By Fred Polhemus

Al Barnes in front of one of his paintings, Fore & Aft.
Image provided by Fred Polhemus.

Al Barnes (1937–2015) is widely acknowledged as one of the premier sporting artists of our time. He is considered the foremost expert and artistic master of flats subjects, and his distinguished career in this genre spanned almost forty years until his passing late in 2015. Barnes spent thousands of hours in pursuit of game fish in some of the most beautiful flats settings in the world.

With a deft hand and masterful eye, Barnes drew from firsthand experiences to convey on canvas the water’s blues and greens, shimmering reflections and light bars, changing colors, and cloud shadows. In his vast panoramas of sky and water, Barnes painted the angler in pursuit as a relatively minor element, conveying the individual’s insignificance in a large and majestic place. This is how Barnes saw himself in such settings: a minor detail in a grand production.

The main source of inspiration for the majority of Barnes’s paintings was the Caribbean, the Bahamas, Belize, the Keys, or any other number of beautiful thin-water settings, but he was equally at home in the coastal marshes of his native South Texas. From bonefish tailing on the flats to pintails lifting off a tidal marsh, water—and his unique treatment of it—is the common factor in his paintings.

Barnes was born in 1937 and raised in Texas. His parents were restaurateurs in Port Isabel, not far from South Padre Island. This was heaven for Barnes, who loved to fish as much as he loved to paint. He spent a lot of time on Padre fishing and walking the beaches. He learned to sail and would often ride on commercial fishing boats to various locations. In his youth, he spent a lot of time on boats and at the easel, balancing both passions.

Barnes pursued classical training in school, learning how to draw and paint. This included drawing nudes—the best way for painters to learn figure drawing. The formal training also broadened his art horizons in general and taught him how to make a living at it. He studied art history and learned much from the painters who came before him.

Barnes spent a dozen or so years after college in various apprenticeships. He did commercial art in Dallas, sharpening his skills, refining his technique, and creating his own style until his yearning for salt water drew him back to the Gulf Coast. Leaving Dallas to return to his roots, Barnes bought a small beach house near Corpus Christi in the late 1960s and started painting shrimp boats and sailboats, coastal scenes and seascapes. His marine paintings were the staple of his fine-art creations—that is, until he took up saltwater fishing again, chasing redfish, trout, drum, sailfish, and marlin off Texas, the Mexican Yucatán, Hawaii, and Belize.

He began painting underwater scenes of cruising and schooling fish, both pelagic and thin-water subjects, which drew him more to the shallows, to the Texas saltwater marshes, the Florida Keys, the Bahamas, and the Caribbean. He started painting flats fishing from an above-water perspective, depicting both the fish under the water and the angler above it. His paintings are washed in cobalt turquoise, the color of many Caribbean flats, where he often went to fish and gather new material.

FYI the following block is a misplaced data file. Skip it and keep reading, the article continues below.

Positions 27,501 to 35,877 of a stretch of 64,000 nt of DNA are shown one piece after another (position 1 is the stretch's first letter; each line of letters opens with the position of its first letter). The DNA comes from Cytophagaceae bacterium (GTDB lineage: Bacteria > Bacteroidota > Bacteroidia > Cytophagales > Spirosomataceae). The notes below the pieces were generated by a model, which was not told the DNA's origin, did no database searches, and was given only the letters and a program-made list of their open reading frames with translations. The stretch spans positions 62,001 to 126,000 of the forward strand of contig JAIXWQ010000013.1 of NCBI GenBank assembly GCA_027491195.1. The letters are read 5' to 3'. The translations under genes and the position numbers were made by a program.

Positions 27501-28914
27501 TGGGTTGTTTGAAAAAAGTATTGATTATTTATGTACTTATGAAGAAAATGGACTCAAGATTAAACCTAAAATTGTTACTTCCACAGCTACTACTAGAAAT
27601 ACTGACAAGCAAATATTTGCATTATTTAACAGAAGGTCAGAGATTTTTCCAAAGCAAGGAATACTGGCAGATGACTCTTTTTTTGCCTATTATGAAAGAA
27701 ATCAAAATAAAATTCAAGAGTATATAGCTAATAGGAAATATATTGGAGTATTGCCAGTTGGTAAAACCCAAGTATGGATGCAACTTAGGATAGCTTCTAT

Barnes didn’t paint in situ but rather took extensive photos and notes of the water, sky, beach, fish tailing, and anglers in pursuit. The creative process took place in his studio, with studies for values, composition, and color combinations. From these studies, he created the finished works, sometimes in watercolor but most often in oil.

The artist painted what he knew. He knew the fish, the tackle, and the flats boats. He knew how the anglers work from the boat or in the water, how an angler approached his or her prey, and how the take could create the memory of a lifetime.

During his long and distinguished career, Barnes achieved many milestones, and the accolades were countless. As recently as the year before he passed away, Barnes received a lifetime achievement award from the Harvey Weil Foundation of Corpus Christi (an organization supporting ongoing sportsman conservation efforts). He was a National Ducks Unlimited Waterfowl Artist of the Year, two-time Texas State Ducks Unlimited Artist of the Year and Coastal Conservation Association Stamp Artist, three-time Texas Saltwater Stamp Artist, and two-time International Game Fish Association featured banquet artist. His work has been featured in magazines such as Sporting Classics, Gray’s Sporting Journal, Southwest Artist, Florida Sportsman, Marlin Magazine, and Artist Magazine. Barnes had numerous one-man and group exhibitions to his credit, and his work is featured extensively in private and corporate collections around the world, including the National Wildlife Museum in Jackson Hole, Wyoming, and the American Museum of Fly Fishing.

Will They Eat?, an oil painting by Al Barnes. From the collection of the American Museum of Fly Fishing.